markc likes this.
  12. 4sallypat

    4sallypat Active Member

    Yes, this is the reason why frequent oil changes are needed on the Clarity!

    Glad I got the optional Honda Care to take care of all oil changes!
  13. KentuckyKen

    KentuckyKen Well-Known Member

    Just did my first oil change to keep the MM happy and avoid any potential warranty claim issues.
    It was 1 year to the day after purchase at 7,651 total miles with only about 650 miles and 13+ hours on the engine.
    I’m perfectly happy with once a year oil changes. Oil change is not just about the miles, it’s also about the time. Once in the crankcase, oil will slowly loose some of its wear fighting and engine protecting properties becsuse you can’t fight entropy.
    Will post later when oil analysis comes back.
    insightman likes this.
  14. MNSteve

    MNSteve Well-Known Member

    I don't know but I am glad I am not the only person who has had that exact question.
  15. craze1cars

    craze1cars Well-Known Member

    Direct quotes from STA-BIL's website:

    "The shelf life of all STA-BIL® brand products is 2 years after the bottle has been opened, provided it has been tightly capped and stored in a cool, dry place. It will not harm anything if you use an old bottle of STA-BIL® brand, it just may not be as effective."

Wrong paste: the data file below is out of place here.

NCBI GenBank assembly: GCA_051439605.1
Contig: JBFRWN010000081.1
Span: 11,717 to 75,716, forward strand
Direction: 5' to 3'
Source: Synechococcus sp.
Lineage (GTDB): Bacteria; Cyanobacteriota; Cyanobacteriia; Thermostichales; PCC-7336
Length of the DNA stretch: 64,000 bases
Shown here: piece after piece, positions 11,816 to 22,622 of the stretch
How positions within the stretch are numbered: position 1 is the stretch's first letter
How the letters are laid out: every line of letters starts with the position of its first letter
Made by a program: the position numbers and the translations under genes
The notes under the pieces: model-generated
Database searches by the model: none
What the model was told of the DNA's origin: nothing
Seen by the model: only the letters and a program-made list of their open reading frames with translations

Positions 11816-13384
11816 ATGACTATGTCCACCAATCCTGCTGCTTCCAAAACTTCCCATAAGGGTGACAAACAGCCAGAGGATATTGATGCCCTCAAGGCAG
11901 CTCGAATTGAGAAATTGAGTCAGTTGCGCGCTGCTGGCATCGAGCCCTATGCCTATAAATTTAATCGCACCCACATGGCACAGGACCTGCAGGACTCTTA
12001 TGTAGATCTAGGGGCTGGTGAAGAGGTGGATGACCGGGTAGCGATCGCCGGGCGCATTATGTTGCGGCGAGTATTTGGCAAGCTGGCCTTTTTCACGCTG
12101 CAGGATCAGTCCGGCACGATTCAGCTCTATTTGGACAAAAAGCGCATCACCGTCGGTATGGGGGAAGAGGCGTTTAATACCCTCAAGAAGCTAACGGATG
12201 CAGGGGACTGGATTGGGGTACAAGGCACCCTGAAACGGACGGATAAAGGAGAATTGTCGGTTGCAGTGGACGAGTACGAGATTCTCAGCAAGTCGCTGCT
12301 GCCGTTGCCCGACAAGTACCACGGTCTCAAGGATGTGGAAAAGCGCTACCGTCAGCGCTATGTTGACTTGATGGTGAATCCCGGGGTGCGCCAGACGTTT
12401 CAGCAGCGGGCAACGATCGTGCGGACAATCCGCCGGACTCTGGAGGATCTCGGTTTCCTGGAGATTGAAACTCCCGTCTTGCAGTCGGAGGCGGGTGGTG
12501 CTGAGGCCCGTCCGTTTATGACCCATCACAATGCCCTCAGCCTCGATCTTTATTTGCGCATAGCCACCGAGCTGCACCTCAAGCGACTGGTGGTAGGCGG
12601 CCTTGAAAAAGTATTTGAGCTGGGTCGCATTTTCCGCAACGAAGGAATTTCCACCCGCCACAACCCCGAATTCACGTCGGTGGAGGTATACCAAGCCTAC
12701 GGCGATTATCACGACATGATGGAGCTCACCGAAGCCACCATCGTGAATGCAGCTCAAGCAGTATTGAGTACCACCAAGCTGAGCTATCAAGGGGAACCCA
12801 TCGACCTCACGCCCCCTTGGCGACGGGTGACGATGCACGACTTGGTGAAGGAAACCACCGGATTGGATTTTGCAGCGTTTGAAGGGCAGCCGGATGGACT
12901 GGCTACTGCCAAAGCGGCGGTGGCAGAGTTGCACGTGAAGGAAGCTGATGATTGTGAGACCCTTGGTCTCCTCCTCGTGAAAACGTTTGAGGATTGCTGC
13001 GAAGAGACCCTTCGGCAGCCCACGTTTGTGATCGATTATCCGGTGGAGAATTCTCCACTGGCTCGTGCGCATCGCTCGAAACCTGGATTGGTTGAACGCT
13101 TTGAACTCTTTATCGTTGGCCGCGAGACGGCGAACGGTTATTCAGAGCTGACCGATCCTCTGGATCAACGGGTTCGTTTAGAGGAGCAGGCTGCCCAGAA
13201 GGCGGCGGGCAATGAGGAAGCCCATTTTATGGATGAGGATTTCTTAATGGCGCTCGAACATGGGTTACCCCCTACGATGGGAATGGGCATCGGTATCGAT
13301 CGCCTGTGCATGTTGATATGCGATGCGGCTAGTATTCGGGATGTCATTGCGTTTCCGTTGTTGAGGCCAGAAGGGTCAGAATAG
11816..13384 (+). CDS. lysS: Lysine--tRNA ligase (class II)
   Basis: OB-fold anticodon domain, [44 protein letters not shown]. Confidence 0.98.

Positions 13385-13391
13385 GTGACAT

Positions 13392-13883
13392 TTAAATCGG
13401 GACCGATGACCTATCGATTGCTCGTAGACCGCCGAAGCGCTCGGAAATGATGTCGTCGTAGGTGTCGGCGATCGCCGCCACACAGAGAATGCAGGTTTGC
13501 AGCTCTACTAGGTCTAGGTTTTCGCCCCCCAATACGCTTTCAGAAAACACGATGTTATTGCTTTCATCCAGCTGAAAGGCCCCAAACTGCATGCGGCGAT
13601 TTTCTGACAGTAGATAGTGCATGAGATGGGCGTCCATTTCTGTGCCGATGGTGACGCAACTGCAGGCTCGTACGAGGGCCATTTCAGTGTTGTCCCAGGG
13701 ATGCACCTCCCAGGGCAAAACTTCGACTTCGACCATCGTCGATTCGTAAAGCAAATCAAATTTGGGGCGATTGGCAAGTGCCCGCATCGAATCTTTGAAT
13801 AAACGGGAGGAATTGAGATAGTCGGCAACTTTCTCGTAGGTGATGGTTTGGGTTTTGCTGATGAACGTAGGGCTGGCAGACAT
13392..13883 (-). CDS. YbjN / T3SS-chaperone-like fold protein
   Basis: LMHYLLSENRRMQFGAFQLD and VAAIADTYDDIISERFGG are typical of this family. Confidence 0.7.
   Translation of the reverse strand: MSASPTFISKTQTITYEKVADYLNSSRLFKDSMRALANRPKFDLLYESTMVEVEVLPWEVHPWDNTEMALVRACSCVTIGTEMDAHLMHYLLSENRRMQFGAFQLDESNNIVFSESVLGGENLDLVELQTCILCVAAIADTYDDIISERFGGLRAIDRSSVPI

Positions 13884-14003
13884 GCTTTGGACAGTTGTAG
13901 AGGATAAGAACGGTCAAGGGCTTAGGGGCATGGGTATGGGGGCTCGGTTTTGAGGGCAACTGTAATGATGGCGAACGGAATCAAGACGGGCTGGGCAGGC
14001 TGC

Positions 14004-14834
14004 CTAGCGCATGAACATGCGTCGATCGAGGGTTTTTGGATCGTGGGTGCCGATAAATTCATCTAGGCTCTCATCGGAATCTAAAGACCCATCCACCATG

"The stamp/code on the back of the bottle will help determine the date it was manufactured. For example: 15120-83318-1658. This bottle based on the code was made in April 2015. The first two numbers determine the year and the three numbers tell you what day in the year based on the JULIAN Date Calendar."
  16. KentuckyKen

    KentuckyKen Well-Known Member

    Yes it does go bad. My Stabil started doing drugs and ran off with a musician. (Rimshot!)
    But seriously. When my Stabil goes bad, I add Stabil Extends. When the Extends goes bad, I add Stabil Super Extends to it. And so on and so forth ad infinitum. And by the time that goes bad there won’t be any ICEs around.
    {sarcastic font enabled}
    Groves Cooke and MNSteve like this.
  17. markc

    markc New Member

    Gasoline "goes bad" as the more volatile components evaporate leavening behind what was once knows as "varnish". This is a particular issue in carbonated engines where there is a noticeable amount of fuel in the float bowl. The volume of fuel at any given time in the FI system is quite small. The Clarity's pressurized tank keeps the pressure above the vapor pressure of these volatiles which means they can't evaporate. The fuel in the tank should last almost indefinitely. Aging gas is a much bigger issue for things that go into storage like motorcycles and power equipment. We do add Sta-Bil to our motorcycle tanks each fall.
  18. The Gadgeteer

    The Gadgeteer Active Member

    Really good information. Thank you everyone.
  19. The Gadgeteer

    The Gadgeteer Active Member

    KentuckyKen, you forgot Stabil Super Extends, Mega Extends, Ultra Extends, and who can forget Super Ultra Mega Double Platinum Premium Professional Strength Hyper Limited Edition Extends.
    Johnhaydev, MPower and KentuckyKen like this.
  20. Mowcowbell

    Mowcowbell Active Member

    Maybe I missed it, but I didn't see anyone suggest using 100% gasoline in the Clarity? In some areas of the US, 100% gasoline is available from Top Tier stations. I have a couple of Phillips 66 stations in my town that sell all 3 grades in 100% - 87, 89, 91 octane. I plan on putting only 100% 87 octane in my Clarity once I finally use up the 7 gallons of E10 that the dealer put in the tank.
    KentuckyKen likes this.